Preservation Issues

United Palace Landmarked: End of LPC Backlog


-United Palace/ Loew’s 175th Street Theater


-Landmarks Conservancy Public Policy Director Andrea Goldwyn spoke at the event. Councilmember Ydanis Rodriguez, on the far left, announced his support for the landmark designation.


-Bowne Street Community Church, 38-01 Bowne Street, Queens


-Young Men’s Christian Association (YMCA) Building, Harlem Branch (now Jackie Robinson YMCA Youth Center), 181 West 135th Street, Manhattan


-Lakeman House, 2286 Richmond Road, Staten Island

March, 2017

LPC Backlog Initiative Concludes with Three More Landmarks and One Rejection. Landmarking of the United Palace and two other “backlog” buildings is now complete, while a Staten Island designation has been overturned. The City Council’s Land Use Committee voted to affirm designation of the United Palace / Loew’s 175th Street Theater, Bowne Street Community Church, and the Harlem YMCA this week, but rejected the Lakeman-Cortelyou-Taylor House on Staten Island. The United Palace vote was in doubt after local Councilmember Ydanis Rodriguez’s comments on the impact of designation at an earlier hearing on the historic theater, but following multiple meetings between the Councilmember, the congregation, Landmarks Preservation Commission (LPC) staff, and the Conservancy, Mr. Rodriguez decided to support the designation. These votes come at the end of the lengthy “backlog” process, in which the LPC heard some 95 sites that had been on its calendar for over five years, some for decades.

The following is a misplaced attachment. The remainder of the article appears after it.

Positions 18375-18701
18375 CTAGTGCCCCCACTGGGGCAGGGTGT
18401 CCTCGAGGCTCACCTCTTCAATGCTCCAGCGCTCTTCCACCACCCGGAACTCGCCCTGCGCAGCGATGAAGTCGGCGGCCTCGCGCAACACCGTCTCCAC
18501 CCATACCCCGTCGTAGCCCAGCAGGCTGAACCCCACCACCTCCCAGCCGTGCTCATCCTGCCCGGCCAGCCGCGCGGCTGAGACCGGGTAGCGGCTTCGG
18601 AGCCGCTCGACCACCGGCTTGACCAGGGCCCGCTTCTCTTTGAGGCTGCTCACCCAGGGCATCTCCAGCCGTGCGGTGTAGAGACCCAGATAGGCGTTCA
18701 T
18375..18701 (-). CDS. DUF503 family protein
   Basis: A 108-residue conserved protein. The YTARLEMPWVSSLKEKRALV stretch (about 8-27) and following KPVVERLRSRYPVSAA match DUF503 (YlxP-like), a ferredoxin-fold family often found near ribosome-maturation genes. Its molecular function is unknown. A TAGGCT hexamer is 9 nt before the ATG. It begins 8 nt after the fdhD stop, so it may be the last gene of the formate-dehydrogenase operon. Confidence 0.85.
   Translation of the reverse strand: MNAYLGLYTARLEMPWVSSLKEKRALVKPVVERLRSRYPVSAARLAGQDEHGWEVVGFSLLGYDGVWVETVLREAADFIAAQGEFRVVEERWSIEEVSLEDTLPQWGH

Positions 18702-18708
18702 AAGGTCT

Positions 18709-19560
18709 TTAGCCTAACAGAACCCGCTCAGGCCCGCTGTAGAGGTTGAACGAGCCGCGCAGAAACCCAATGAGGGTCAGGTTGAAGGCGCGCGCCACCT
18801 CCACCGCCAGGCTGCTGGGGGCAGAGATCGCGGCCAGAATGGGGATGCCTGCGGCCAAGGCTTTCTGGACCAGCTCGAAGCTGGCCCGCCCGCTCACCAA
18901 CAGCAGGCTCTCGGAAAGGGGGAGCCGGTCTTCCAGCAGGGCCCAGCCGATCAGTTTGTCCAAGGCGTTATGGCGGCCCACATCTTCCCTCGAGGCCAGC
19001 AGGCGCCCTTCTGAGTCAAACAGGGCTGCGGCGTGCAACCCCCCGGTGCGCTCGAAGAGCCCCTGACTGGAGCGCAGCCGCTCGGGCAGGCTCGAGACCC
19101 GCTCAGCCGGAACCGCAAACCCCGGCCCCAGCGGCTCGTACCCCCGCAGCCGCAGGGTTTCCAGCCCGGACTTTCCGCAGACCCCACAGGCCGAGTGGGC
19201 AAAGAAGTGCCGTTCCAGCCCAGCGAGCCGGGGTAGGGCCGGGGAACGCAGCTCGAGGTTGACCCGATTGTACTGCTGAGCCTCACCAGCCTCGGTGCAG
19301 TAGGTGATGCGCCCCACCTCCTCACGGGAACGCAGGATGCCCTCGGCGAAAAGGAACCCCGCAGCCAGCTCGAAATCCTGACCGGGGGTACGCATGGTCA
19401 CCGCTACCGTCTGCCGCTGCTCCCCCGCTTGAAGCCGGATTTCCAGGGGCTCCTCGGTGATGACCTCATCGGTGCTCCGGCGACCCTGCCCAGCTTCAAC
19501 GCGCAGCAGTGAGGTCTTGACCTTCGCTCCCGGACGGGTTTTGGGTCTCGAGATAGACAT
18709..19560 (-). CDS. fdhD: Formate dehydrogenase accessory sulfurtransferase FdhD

Councilmember Rodriguez announced his support for the landmark designation of the United Palace at a March 22 press conference in the grand lobby of Upper Manhattan’s “wonder theater.” The Conservancy applauds Councilmember Rodriguez. This is a magnificent building that speaks to the history and culture of his district and Washington Heights, showing how terrific historic structures can be reused. We also commend the United Palace congregation for their care and stewardship of the property and we look forward to working with them.

Click here to see photos

For the United Palace, this has been the last step in a series of events that began when the Landmarks Commission put the building on its calendar 47 years ago. After decades of limbo, the theater was part of the backlog review; the Conservancy testified in support in 2015 and again at the Council last month. At that hearing, Rodriguez raised questions about how designation would affect the historic theater, which has been the home of the United Palace congregation for over 40 years. Representatives of the church and the resident theater company opposed the designation. Conservancy staff worked to meet with church and theater board members as well as Rodriguez’s staff to discuss the benefits and responsibilities of landmarking. In the end, we joined Rodriguez, LPC Chair Meenakshi Srinivasan, and members of the community to celebrate the decision to designate.

The Conservancy testified on each of the backlog sites at LPC hearings in 2015. We also spoke in support of many of the 27 buildings that the Landmarks Commission designated when it was time for their hearings at the City Council. The last group included the Harlem YMCA and Bowne Street Community Church. Recently elected Councilmember Bill Perkins agreed with the vote to designate the “Y” and Councilmember Peter Koo, who chairs the Council’s Landmarks Subcommittee, voted to support landmarking of the Bowne Street Church.

Only one of the backlog buildings, the Lakeman House on Staten Island, did not receive affirmation. Both the owner of the 18th century house and local Councilmember Steven Matteo spoke against the designation at an earlier Council hearing, and Matteo indicated that he would not support the LPC’s decision. The owner has vowed to maintain the property to a high standard, but it will not receive the same level of protection and guidance from the Landmarks Commission as the other backlog landmarks. As one of the oldest houses on Staten Island and the City as a whole, this rejection is something of a sour note at the end of proceedings that yielded 26 new designations.